There many approaches that the organization may explore when selecting software development frameworks these methods range from spiral models to waterfall models. The development types may include processes such as adaptive software development when a process follows an adaptive approach providing more freedom; or when collaboration is needed may warrant an agile development approach. Utilizing processes such as the RAD lifecycle model uses an approach in which developers are working with an evolving prototype; this lifecycle involves user collaboration which produces systems quickly without sacrificing quality. Rapid Application Development (RAD) methodology allows developers to develop systems strategically in a cost effective manner while preserving quality utilizing proven development techniques. This application process allows the development cycle to be expedited saving valuable resources. Rapid Application Development tools such as; computer aided software engineering (CASE), JRP (joint requirement planning), and JAD (joint application design) to conduct prototyping and code generation (Schwalbe, 2007). The rapid application development process is an example of a predictive lifecycle meaning that the scope of the project can be seen or articulated. This particular lifecycle model is part of a framework known as the system development lifecycle. However, the system development life cycle has elements that are quite similar to project lifecycle development which include; the assigning of project managers to oversee the entire development process and adjusting scope requirements to satisfy time and cost. There are also conditions that may cause project managers to modify traditional project management methods depending on the particular product lifecycle. The RAD lifecycle model is an example of how elements differ from traditional project lifecycles; mainly because a RAD lifecycle may have an existing functioning product that may warrant additional features and upgrades in addition to spending an enormous amount of time on requirement specifications. There are software development frameworks such as Adaptive Software Development model that provides the functionality requirements that is specified by the stakeholders or business group as the needs are discovered in a more liberal approach. The Adaptive Software Development model follows an adaptive approach because requirements cannot be expressed in a clear manner (Schwalbe). In comparisons with other models like the project lifecycle the scope of a project utilizing the Adaptive model differs because its scope can’t be clearly defined initially versus a project lifecycle which the project scope is set initially allowing stakeholders to have clearly defined vision of the type of product or process they will receive. The key aspects of this approach are that projects are component based and mission driven utilizing time based cycles to meet target dates. These types of projects are usually risk versus scope driven as found within a project lifecycle framework.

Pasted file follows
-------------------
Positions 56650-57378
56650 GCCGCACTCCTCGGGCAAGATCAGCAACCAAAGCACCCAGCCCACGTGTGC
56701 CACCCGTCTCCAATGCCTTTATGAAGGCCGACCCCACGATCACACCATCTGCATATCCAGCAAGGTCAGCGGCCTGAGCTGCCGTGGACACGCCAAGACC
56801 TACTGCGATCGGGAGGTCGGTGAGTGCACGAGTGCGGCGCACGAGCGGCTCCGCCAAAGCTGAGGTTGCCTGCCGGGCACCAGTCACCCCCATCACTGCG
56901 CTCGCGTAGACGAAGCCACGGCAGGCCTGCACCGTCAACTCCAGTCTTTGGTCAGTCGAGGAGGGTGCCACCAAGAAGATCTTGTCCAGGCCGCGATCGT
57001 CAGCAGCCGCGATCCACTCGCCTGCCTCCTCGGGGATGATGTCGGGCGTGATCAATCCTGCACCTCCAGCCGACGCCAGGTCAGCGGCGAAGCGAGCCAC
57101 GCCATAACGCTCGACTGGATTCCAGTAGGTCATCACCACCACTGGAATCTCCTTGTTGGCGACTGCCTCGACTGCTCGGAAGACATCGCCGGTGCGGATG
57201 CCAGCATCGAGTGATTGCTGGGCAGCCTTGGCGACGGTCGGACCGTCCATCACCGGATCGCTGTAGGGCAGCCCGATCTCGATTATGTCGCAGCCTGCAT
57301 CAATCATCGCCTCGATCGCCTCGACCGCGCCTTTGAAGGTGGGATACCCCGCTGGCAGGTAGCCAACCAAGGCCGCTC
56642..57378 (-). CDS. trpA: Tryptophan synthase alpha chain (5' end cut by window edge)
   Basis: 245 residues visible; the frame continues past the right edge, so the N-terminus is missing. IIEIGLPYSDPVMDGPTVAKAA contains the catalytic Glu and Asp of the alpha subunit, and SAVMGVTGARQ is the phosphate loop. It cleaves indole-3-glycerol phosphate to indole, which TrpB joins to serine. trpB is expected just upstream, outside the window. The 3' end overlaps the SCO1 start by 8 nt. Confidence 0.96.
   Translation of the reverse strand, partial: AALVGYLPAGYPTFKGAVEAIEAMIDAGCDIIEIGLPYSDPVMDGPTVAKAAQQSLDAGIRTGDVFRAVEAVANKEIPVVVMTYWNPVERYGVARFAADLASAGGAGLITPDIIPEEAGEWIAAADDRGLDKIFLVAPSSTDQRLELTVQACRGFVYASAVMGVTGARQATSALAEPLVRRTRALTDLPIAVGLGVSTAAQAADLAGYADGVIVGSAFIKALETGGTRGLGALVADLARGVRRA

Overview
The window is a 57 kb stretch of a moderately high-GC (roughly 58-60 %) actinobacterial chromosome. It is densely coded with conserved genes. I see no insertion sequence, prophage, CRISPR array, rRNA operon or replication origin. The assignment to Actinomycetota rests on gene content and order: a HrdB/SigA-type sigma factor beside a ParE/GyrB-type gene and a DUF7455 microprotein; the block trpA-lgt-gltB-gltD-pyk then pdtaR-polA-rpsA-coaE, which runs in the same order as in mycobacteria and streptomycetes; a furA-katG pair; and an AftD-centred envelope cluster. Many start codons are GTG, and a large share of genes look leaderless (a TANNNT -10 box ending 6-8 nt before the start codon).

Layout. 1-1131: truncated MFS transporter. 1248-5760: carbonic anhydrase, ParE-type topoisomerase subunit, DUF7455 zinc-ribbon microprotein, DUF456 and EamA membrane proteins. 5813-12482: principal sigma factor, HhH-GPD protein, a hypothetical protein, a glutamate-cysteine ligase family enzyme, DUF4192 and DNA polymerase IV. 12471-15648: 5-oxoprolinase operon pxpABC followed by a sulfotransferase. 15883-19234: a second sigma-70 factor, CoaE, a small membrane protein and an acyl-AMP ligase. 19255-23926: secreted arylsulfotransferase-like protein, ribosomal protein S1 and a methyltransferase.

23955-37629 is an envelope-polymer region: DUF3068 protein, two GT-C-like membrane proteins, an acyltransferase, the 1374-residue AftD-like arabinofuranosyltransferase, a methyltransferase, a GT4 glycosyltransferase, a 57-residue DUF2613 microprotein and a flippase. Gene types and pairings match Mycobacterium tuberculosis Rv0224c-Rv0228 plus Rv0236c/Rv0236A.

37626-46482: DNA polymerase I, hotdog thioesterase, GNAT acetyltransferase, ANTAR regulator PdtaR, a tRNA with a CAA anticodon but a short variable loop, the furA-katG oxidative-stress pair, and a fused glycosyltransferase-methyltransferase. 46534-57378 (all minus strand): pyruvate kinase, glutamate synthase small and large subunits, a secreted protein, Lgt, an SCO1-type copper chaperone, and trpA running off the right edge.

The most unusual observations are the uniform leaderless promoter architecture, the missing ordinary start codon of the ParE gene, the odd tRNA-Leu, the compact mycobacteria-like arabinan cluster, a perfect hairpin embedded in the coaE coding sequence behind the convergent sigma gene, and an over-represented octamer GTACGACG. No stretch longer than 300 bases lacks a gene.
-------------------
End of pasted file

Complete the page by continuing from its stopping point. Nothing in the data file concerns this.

Overall, the success of the project will depend on how directly Innovative Systems abides by a software development framework.  Innovative systems must be aware that certain software development frameworks will work better than the other frameworks in managing a software development project.  If Innovative Systems correctly executes these frameworks, considerable time and cost savings can be expected. There is not any one hit wonder to software development that will work in every instance. Real results come from project managers with a lot of experience and skill, have knowledge of a lot of different techniques and know when each technique is most appropriate in the right environment to achieve the desired results. Typically, the correct solution is a combination of many different techniques.